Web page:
Dr. Luke Stapleton, 61, stepped down from the position March 10, 2013, but hospital spokesman Pete Scovill said Tuesday that the hematologist remains on the medical center’s payroll. According to online records, Stapleton’s salary was $278,267 in 2012 before he was promoted to chief of staff.
Scovill declined to elaborate on a statement by the VA on Monday night that confirmed Stapleton’s resignation and refused to make the doctor available for an interview Tuesday.
Gina Jackson, a spokeswoman for the VA’s central office in Washington, D.C., said that as of Monday no other senior executives in Augusta have faced administrative action for the deaths or for 5,100 patients having endoscopy consultations delayed in the hospital’s gastrointestinal clinic from 2011 to 2012.
“VA is committed to providing the best quality, safe and effective health care our Veterans have earned and deserve,” Jackson said in a statement. “The Veterans Health Administration is reviewing administrative actions for Augusta VA Medical Center.”
Stapleton became chief of staff July 5, 2010, and spent two years in the job before the VA’s Southeast Network, which is based in Atlanta, initiated a review of colonoscopy procedures in Augusta dating back to 2006, according to an internal memo obtained by The Augusta Chronicle.
From 2007 to 2012, Stapleton served as the VA’s Southeast Network Medical Officer and before that, he was the network clinical program director. In that role, he provided leadership and guidance throughout the network on all VA and Defense Department issues and initiatives and coordinated and facilitated network efforts in oncology services, according to an online Augusta VA newsletter.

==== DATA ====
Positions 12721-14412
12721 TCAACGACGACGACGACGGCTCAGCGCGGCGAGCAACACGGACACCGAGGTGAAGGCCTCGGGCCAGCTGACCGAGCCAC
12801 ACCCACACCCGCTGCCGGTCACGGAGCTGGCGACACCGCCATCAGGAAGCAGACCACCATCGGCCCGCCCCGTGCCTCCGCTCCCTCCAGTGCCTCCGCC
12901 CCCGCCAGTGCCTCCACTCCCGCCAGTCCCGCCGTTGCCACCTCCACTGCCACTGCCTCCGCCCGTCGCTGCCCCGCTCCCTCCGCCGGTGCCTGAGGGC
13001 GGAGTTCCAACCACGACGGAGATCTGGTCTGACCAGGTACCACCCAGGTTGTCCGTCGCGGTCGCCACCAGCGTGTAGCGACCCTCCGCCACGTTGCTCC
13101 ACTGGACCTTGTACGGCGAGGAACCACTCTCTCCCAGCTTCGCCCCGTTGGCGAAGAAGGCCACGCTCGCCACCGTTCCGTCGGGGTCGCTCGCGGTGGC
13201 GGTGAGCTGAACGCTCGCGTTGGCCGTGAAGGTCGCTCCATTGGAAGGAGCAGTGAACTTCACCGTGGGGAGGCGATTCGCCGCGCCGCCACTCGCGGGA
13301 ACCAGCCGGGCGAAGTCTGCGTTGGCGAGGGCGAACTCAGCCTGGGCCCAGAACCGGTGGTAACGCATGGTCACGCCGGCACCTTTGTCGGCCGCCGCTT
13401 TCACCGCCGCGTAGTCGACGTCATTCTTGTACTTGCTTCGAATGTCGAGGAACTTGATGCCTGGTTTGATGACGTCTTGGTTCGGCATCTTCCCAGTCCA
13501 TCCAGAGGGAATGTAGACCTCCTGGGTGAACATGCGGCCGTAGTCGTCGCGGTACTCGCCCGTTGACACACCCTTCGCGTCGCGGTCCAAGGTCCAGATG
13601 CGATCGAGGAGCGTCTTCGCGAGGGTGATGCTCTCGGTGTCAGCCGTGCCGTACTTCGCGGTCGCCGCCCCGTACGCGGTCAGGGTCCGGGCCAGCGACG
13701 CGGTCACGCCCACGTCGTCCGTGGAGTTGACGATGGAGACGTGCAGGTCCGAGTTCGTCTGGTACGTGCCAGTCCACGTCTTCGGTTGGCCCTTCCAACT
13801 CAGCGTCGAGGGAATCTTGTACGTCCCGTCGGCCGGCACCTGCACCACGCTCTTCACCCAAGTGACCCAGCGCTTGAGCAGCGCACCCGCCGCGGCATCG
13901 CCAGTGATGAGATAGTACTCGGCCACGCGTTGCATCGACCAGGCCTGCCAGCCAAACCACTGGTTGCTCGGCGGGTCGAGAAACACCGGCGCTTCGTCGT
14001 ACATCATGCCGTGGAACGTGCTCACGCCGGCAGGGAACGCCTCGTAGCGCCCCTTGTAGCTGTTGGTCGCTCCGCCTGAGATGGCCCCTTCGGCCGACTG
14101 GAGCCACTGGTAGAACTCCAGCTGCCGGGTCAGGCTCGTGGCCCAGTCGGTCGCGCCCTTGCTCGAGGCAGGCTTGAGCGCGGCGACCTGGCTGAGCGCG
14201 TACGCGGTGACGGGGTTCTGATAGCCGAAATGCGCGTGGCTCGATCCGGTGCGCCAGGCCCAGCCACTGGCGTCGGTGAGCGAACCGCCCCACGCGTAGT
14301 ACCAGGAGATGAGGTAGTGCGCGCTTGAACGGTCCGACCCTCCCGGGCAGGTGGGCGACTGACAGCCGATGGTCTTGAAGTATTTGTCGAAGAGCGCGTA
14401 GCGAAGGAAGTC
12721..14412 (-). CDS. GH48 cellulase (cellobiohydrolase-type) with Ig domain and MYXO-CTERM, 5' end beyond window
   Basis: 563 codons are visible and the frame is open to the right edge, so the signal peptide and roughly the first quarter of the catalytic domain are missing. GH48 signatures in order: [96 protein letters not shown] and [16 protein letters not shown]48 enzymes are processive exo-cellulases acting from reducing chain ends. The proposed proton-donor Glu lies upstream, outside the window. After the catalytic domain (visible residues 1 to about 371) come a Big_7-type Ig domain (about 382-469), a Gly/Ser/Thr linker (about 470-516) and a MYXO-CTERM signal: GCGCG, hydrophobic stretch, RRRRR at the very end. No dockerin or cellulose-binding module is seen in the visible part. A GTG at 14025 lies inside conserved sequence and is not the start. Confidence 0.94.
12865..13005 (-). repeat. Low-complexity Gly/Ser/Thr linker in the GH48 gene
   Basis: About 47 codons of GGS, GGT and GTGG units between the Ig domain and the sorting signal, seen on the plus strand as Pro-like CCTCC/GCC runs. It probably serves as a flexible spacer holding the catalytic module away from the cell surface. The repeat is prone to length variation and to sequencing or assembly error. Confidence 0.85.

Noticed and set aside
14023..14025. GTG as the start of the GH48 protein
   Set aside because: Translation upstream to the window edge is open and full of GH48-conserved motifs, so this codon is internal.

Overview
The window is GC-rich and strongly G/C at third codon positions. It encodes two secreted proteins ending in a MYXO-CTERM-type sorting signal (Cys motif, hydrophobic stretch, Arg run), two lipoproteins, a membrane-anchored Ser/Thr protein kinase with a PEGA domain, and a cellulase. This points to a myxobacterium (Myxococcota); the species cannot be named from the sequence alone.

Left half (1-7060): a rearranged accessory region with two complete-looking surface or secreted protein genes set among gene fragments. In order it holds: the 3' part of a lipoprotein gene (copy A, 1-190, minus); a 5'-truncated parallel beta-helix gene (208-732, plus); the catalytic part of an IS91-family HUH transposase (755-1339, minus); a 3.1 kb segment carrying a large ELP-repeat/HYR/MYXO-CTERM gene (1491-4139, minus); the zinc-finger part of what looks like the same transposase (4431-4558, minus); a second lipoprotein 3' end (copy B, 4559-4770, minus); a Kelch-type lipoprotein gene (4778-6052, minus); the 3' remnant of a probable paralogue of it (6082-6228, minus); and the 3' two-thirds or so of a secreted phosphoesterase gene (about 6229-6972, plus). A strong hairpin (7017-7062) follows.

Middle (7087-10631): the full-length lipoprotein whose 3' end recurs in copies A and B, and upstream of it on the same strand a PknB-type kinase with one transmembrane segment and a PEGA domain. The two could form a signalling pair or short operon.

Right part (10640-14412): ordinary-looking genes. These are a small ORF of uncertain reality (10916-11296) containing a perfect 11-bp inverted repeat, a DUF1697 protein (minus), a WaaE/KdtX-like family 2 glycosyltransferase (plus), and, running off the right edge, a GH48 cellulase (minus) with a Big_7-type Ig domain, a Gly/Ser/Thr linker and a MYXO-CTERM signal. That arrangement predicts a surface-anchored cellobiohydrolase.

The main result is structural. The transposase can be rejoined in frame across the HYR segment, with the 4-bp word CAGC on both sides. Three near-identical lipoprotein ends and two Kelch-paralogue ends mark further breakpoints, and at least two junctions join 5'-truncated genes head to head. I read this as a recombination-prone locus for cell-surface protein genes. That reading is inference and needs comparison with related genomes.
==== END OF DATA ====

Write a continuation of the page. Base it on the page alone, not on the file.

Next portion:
Today, he is under investigation by the House Committee on Veterans Affairs for his role in screening, surveillance and diagnostic endoscopies being delayed while he served as chief of staff.
In January, the committee wrote to U.S. Secretary of Veterans Affairs Eric Shinseki to request a copy of all minutes from meetings involving Stapleton, current Chief of Staff Dr. Michael Spencer and Associate Director Richard “Toby” Rose.
The request came four months after the committee asked for a copy of all performance reviews, pay bonuses and disciplinary actions filed since 2007 for the administration of former Director Rebecca Wiley.
Parts of the request are just now being delivered.
“This is more shocking proof that the VA is in dire need of a culture change when it comes to accountability,” Committee Chairman Rep. Jeff Miller, R-Fla., said of Stapleton resigning but remaining employed in Augusta. “Let’s be clear: allowing an employee to voluntarily switch from one job to another does not qualify as accountability.”
Miller said Stapleton’s resignation raises questions about why it is taking so long for the VA to hold employees responsible for preventable deaths.
“These deaths have been public since November of 2013, yet nearly four months later no Augusta employee has been held accountable in any way, according to the evidence we’ve seen,” he said. “We know VA leaders have become very fond of talking about how they hold employees and executives accountable. Now it’s time for them to prove they mean what they say.”
After the Atlanta network launched its review, it notified the VA central office on Sept. 1, 2012. A conference call was immediately held to assess the delay and help the facility develop action plans to fix the problem.
Health care administrators at the Augusta VA said in January that the hospital has resolved all delayed consultations. Among the steps the medical center said it took to correct the backlog included adding weekend clinics; leasing and purchasing 21 extra scopes; and hiring additional personnel to staff four full-time GI suites in two operating rooms to do as many as 90 procedures a day.